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Lowell Brueckner

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Yesterday, Today and Forever


 (An expository study of the book of Hebrews)

Chapter 13

 1. Let brotherly love continue.

2. Do not forget to entertain strangers, for by so doing some have unwittingly entertained angels.

3. Remember the prisoners as if chained with them – those who are mistreated – since you yourselves are in the body also.

4. Marriage is honorable among all, and the bed undefiled; but fornicators and adulterers God will judge.

5. Let your conduct be without covetousness; be content with such things as you have. For He Himself has said, “I will never leave you nor forsake you.”

6. So we may boldly say: “The Lord is my helper; I will not fear. What can man do to me?

7. Remember those who rule over you, who have spoken the word of God to you, whose faith follow, considering the outcome of their conduct.


 Lasting counsel

 The writer now gives some counsel, as he brings his letter to a close. In the first place, he encourages the continuance of brotherly love, which, obviously, already existed in the Hebrew Christian church (1). The Greek word for the combined term brotherly love, as you can easily predict, is philadelphia. Without question, love is the motivating force behind Christianity, but it must be the love that has its roots in God Himself. Human love cannot fulfill the purposes of God, or reach the levels of service necessary to successfully meet the needs of His children. There is intimate friendship among them that is unequaled anywhere else in society. In fulfilling this command, we are never far from the high priestly prayer of Christ, whose desire was “that the love with which You loved Me may be in them, and I in them” (Jn.17:26).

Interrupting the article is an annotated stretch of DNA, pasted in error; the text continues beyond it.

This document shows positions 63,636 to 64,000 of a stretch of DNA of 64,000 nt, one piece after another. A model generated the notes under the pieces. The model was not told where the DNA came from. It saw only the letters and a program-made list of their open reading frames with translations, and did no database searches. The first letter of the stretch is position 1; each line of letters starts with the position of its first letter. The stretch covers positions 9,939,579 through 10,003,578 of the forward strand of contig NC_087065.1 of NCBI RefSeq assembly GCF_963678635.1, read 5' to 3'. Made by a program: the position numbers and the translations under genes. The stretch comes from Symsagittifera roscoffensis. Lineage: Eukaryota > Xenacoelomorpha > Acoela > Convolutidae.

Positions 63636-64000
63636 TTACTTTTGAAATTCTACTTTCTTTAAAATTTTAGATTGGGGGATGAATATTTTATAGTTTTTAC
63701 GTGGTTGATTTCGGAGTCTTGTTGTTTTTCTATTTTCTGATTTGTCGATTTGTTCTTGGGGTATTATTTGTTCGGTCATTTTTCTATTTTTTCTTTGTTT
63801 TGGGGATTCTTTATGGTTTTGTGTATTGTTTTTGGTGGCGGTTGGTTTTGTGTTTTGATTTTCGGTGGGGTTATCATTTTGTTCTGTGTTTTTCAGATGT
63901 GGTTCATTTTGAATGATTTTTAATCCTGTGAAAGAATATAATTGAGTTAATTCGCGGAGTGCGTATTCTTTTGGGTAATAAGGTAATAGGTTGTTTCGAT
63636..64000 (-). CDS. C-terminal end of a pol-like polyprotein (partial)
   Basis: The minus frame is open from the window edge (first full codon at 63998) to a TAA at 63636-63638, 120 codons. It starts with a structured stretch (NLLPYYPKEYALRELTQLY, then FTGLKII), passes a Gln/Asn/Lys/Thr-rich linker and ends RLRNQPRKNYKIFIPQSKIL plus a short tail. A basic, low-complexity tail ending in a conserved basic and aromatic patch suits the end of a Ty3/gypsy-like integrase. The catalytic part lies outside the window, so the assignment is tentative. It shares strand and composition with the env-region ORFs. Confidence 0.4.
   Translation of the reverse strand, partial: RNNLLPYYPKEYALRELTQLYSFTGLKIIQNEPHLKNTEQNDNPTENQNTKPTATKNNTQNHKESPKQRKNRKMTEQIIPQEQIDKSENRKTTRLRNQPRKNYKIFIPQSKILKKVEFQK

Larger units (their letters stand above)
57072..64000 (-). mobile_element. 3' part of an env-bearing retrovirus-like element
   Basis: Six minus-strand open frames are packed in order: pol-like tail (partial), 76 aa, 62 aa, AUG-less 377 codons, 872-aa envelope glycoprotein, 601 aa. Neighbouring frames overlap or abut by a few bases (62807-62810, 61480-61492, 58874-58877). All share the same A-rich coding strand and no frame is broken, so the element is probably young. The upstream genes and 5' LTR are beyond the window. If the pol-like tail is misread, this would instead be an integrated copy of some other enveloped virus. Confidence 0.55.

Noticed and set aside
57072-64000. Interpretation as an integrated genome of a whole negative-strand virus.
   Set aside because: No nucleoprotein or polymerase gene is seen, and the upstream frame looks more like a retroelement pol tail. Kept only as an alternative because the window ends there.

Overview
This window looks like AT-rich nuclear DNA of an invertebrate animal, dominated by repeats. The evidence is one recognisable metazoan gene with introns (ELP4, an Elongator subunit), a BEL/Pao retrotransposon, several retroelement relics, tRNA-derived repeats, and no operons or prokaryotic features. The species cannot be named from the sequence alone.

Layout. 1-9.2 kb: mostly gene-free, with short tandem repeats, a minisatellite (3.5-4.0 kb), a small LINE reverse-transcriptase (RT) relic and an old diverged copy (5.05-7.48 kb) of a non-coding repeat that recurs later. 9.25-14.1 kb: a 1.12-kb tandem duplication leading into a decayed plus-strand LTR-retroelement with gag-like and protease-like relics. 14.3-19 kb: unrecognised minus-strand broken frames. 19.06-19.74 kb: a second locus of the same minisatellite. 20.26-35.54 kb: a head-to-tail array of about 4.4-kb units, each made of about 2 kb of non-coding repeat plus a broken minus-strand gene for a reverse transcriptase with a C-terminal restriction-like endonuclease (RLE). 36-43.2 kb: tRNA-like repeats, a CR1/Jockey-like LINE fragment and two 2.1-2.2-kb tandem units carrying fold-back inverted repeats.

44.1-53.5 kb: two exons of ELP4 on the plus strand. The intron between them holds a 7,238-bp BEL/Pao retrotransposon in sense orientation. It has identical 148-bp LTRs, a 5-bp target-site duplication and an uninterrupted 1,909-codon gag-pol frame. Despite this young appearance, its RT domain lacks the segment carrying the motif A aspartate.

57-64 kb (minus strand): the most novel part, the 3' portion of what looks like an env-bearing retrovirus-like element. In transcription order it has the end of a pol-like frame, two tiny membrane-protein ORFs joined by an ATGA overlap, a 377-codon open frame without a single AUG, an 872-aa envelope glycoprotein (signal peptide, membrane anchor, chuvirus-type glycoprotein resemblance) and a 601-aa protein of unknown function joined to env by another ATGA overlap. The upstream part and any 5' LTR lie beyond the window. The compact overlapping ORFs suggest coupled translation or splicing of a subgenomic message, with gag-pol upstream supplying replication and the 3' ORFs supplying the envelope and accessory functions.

Secondly, he advises the entertainment, or hospitality, towards strangers (2). This must be conducted in the Holy Spirit with discernment, in order to avoid freeloaders and scams. However, strangers are vulnerable away from their environment and may need our help. Cases come to my mind of stories that, to me, have no conclusion. I remember finding a young American beside the road in Mexico, repairing something on his VW van. I invited him to our home, where he told us of being run over by a vehicle years before, destroying his kidneys. His physical situation was delicate, but he was a believer, who stayed with us a couple days, until his van was fixed. He drank an enormous amount of lemon juice to keep his kidneys clean. As I mentioned, I don’t know the end of the story, I only remember the blessing of having this man in our home.  

 My dad, living in Milwaukee, Wisconsin, often told a story of something that took place shortly after his conversion to Christ. A man came to the door, holding a piece of paper with an address scribbled on it. “I can’t make it out,” he told the man, but dad’s answer to every little dilemma was prayer. He said, “Come in, we’ll pray for the Lord to help us.” He believed that prayer should take place on one’s knees, so he dropped to the floor and the visitor knelt beside him. Then, my dad looked again at the paper and admitted, “No, I still can’t make it out.” The man looked him in the face and said, “This was the address.” Dad closed the door behind him and went to the window to watch, as he left. There was no one to be seen on the porch or sidewalk. He had disappeared and Hebrews 13:2 came to him, Do not forget to entertain strangers, for by so doing some have unwittingly entertained angels.


 I have often taught that our homes should be centers of evangelism, where unbelievers can be welcome and opportunities can arise to share the gospel with them. A wife of an army commander often visited our house in Germany and eventually surrendered to the Lord. Later she testified, “I always felt there was Someone in that house, besides the people who lived there.” Here in Spain, a TV personality came into our home with cameramen and other personnel. After a two-hour interview, he commented, “I feel peace in this house. Can you explain it to me?”